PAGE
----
It is both ironic and instructive that at the very moment that the path was finally smoothed for the construction of the ground zero mosque, the Hamburg mosque that nurtured the 9/11 hijackers was shut down by the German government. No doubt there were German Muslims who felt their religious liberty was shamefully abridged. However, after a decade of treating this mosque as a monument to tolerance, the Germans were forced to admit that it was actually an incorrigible incubator of jihadism and anti-Western values. And so, the question must be asked: Which of these sister mosques represents the true face of Islam?
American Muslims should be absolutely free to build a mosque two blocks from ground zero; but the ones who should do it probably wouldn’t want to.How does he decide which Muslims should do it? Which puts the issue on what should be its starting and ending point: it is impossible in practice to do anything but allow the construction of any legal building for any legal use. End of story.
Richard Dawkins isn't any better. His foundation's website posted a quite proper rant (he's English) against Park51 and Islam. Dawkins completely supports the ravings:
He may sound extreme, but that could just reflect the extremes he is fighting against. I don't know the corresponding figures for America, but polls in Britain suggest that an alarmingly high percentage of young British Muslims support the terrorists of 9/11 and 7/7, and some 40% of Muslims want Sharia Law introduced into Britain. Disquietingly high percentages supported the death sentence against Salman Rushdie and the threats of violence against the Danish cartoonists. Even 'moderate' Muslim leaders support the principle that apostasy deserves the death penalty, even if they are too nice to carry out the sentence themselves. I think it is well arguable that Islam is the greatest man-made force for evil in the world today. Pat Condell is one of the few with the courage to say so. Before condemning his 'extremism', at least consider the possibility that it may be justified.Okay, I've considered it. It's not. How hard is this to understand:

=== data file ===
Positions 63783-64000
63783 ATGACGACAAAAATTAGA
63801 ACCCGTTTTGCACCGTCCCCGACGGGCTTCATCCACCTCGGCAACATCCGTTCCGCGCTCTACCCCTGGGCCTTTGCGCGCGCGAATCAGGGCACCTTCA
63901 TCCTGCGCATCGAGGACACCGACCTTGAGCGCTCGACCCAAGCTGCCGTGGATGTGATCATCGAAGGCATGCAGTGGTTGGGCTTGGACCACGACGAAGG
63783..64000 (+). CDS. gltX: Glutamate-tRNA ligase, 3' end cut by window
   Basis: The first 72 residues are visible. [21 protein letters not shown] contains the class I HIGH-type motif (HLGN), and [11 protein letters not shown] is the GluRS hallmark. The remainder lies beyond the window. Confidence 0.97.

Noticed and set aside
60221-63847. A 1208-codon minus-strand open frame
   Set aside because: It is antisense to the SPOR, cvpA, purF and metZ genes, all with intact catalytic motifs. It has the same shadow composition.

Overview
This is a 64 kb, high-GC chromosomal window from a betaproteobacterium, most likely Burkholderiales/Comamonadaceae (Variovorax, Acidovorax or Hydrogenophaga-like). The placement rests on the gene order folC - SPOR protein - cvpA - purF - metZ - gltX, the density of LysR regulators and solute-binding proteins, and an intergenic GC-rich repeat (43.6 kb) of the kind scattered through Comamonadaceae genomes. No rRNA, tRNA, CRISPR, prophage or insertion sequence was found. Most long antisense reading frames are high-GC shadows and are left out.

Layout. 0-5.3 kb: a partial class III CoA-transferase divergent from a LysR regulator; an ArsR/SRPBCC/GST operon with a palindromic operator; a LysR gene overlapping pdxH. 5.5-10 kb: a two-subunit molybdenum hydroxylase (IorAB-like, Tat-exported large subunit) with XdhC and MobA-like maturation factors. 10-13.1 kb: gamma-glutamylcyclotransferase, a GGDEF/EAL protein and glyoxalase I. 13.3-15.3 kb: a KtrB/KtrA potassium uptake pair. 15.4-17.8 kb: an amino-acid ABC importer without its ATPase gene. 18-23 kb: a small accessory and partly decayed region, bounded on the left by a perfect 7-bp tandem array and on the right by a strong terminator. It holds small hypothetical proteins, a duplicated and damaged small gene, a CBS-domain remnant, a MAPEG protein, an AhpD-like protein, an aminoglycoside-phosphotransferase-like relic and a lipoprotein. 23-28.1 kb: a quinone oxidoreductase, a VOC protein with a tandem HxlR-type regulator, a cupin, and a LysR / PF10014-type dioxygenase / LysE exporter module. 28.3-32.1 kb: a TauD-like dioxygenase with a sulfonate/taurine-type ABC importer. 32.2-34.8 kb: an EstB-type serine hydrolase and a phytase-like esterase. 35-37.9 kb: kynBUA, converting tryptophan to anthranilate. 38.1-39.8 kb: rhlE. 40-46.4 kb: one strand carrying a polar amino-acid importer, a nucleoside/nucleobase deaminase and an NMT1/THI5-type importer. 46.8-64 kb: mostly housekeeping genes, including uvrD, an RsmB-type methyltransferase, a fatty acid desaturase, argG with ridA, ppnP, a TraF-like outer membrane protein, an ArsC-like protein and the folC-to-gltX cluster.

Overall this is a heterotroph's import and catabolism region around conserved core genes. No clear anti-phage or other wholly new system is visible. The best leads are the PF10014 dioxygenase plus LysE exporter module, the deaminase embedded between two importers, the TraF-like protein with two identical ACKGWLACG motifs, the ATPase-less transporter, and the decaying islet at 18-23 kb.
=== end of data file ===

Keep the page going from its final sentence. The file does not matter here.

- Free speech allows people (even Muslims!) to say what they want. You don't have to like it, but you have to defend their right to say it. Remember these are words and not actions.
- Blanket statements about 'moderate' Muslim leaders are wrong. Where is Dawkins' evidence? Is there some poll of 'moderate' Muslim leaders out there I don't know about? Even if there is, how the h-e-double-toothpicks did they do the poll? It's impossible to do.
- Blanket statements about 'moderate' Muslim leaders are irrelevant. The issue involves one moderate Muslim leader, Imam Rauf. Please limit your criticism to him and others directly involved in the project.
- Fine, make your argument that "Islam is the greatest man-made force for evil in the world today." What are you going to do about it besides public criticism? Is denying a few American Muslims their Constitutional right to religious freedom a suitable substitute for changing worldwide Islam?
Jerry Coyne has become a loud voice for atheism, in particular against the compatibility of science and religion as two different, but equal, "ways of knowing." (just what are these people for?) His blog, Why Evolution Is True, which is named after his book, is a daily read for me. He took on the issue recently as well, using the dreaded scare quotes, The “mosque” in New York. Mostly, it's a rehash of the same old stuff, plus agreeing with Harris on how dastardly Islam is. In conclusion, Coyne writes: